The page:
Throughout the 1870s, the Canadian town of Smiths Falls, Ontario could boast that a massive half of its population was Irish. Today, the town is reconnecting with these Irish roots by exploring the establishment of an official link with their ancestors’ home place.

At a town meeting last week, Smith Falls Mayor Shawn Pankow spoke of the process of formally twinning with Carnew, Co. Wicklow as part of the Coollattin Canadian Connection. Coollattin is the name of an estate near Carnew. During the mid 19th century thousands of tennants on the estate left for the New World, often with the assistance of the estate's owners.

The Coollattin Canadian Connection is a local Carnew initiative to help reestablish the links between those Canadian towns where many of the estate's former residents settled with the Carnew area.

Calling the twinning a “natural fit,” Mayor Pankow said it was an exciting prospect for the Ontario town which has an extensive Irish history.

Many of those who found themselves in Smiths Falls came from Coollattin Estate, which was owned by the Fitzwilliam family. In 1847, the most harrowing year of the Irish Famine, the British Parliament passed legislation that transferred all responsibility for the welfare of Irish tenants living on estates from the government and to the landlords. Many of these landlords were “absentee,” meaning they mostly lived in England, and agents collected the rent from their tenants and would managed the estate in their stead.

Several of these landlords decided it was best to rid themselves of these tenants and the responsibility of looking after them by aiding their passage to the USA or to Canada. During the years 1847 to 1856  6,000 Wicklow tenants who lived on the Coollattin Estate found themselves forced to relocate with the 'help' of the Fitzwilliams.

Many of the Irish immigrants from Coollattin ended up in Smiths Falls or the surrounding areas. Speaking at the Smith Falls town council meeting on July 11, Economic Development and Tourism Coordinator, Ingrid Bron stated that the town was approached by Kevin Lee, an Irish historian of the Coollattin Estate and Carnew, and the project leader of the Coollattin Canadian Connection. Lee had previously visited Smiths Falls in 2014, noting that many of the last names on the cemetery's headstones matched the last names found in Co. Wicklow.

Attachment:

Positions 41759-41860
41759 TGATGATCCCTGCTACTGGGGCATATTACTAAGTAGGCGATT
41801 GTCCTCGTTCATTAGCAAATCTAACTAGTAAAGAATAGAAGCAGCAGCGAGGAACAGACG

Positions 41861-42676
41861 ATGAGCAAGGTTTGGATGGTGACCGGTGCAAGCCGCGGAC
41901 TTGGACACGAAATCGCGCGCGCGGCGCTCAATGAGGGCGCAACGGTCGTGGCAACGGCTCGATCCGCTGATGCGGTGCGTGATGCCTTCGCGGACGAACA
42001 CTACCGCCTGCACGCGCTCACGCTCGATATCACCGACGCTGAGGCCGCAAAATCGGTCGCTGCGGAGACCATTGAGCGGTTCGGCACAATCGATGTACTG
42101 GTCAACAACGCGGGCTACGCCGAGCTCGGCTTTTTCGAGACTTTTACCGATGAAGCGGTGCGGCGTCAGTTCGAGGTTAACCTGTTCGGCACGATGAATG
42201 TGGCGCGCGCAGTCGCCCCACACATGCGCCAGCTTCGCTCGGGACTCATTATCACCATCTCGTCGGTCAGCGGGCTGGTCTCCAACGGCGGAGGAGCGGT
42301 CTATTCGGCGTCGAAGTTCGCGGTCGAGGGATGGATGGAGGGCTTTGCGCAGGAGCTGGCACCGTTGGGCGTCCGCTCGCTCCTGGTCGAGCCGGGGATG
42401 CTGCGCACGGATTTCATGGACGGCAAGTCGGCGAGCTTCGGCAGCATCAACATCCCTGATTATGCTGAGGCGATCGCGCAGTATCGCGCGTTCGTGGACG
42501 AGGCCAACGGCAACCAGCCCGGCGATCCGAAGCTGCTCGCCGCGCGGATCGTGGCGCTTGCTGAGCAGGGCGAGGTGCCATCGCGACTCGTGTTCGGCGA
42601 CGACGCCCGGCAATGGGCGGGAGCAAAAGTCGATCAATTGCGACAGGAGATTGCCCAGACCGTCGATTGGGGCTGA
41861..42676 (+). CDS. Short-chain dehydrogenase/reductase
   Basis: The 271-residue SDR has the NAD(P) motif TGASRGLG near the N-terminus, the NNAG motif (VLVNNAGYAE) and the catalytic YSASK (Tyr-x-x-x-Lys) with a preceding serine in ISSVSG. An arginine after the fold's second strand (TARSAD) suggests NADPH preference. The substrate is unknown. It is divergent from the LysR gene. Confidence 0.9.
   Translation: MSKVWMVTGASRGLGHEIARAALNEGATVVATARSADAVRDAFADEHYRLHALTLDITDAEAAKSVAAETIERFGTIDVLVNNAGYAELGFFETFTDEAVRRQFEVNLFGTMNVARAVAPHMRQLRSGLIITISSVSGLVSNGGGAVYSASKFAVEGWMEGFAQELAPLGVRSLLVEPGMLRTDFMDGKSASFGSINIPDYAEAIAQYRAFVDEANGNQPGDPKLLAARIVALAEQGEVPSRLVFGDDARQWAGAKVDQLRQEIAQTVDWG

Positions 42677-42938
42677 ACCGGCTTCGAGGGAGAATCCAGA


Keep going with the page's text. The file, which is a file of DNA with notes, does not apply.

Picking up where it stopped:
Among these names were Byrne, Carr, Clare, Coghlan, Dagg, Doyle, Eagers, Jackson, Kenny, Lowman, Murphy, Pearson, Pierce, Rickby, Tallant, Tallon, Timmons and Whelan.

Read more: Montreal’s Irish fight for memorial to the 6,000 famine immigrants who died of typhus

The “Carnew twinning will give Irish descendants in Canada and Ireland something to gravitate around,” stated Bron. That desire to strengthen ties between Canadian towns and Irish towns that they have historical links with is growing across Canada, particularly in Ontario and Quebec, including a concerted effort among the Irish in Montreal to secure an Irish Famine Memorial park.

“I’ve been around council for a while, and I haven’t seen anything like this coming forward,” stated Smiths Falls Councillor Dawn Quinn, referring to a nearby town’s link with the Scottish town of Perth that saw that Smiths Falls neighbor entice 4,000 kilted people into breaking a Guinness World Record last year.

“Imagine what we could do in Smiths Falls,” Quinn said.

“Our community here would feel very honored to build a bridge with the town and community which reached out and offered a new home to thousands of our people who were assisted in immigrating to Canada by Lord Fitzwilliam, the 19th century owner of the 90,000-acre Coollattin Estate in South Wicklow,” said Wicklow historian Lee.

Read more: Bravery of the Grey Nuns of Montreal during Great Famine honored

Mayor Pankow will further explore the opportunities presented by the partership with Carnew when he travels to Wicklow later this summer on a family vacation. A resolution will be passed in support of the twinning project at the next town council meeting.

As many as 100,000 Irish people traveled to Canada on 'coffin ships' in 1847 through choice or by forced migration. They arrived at a quarantine station in Grosse Ile in Quebec. While the journey ended there for some, others stopped in Montreal where thousands more lost their lives in a severe typhus-outbreak that killed both immigrants and the Canadians who attempted to help them.

Others made their way along the St. Lawrence River traveling further inland toward Toronto, landing in areas such as Smiths Falls.

H/T: Inside Ottawa Valley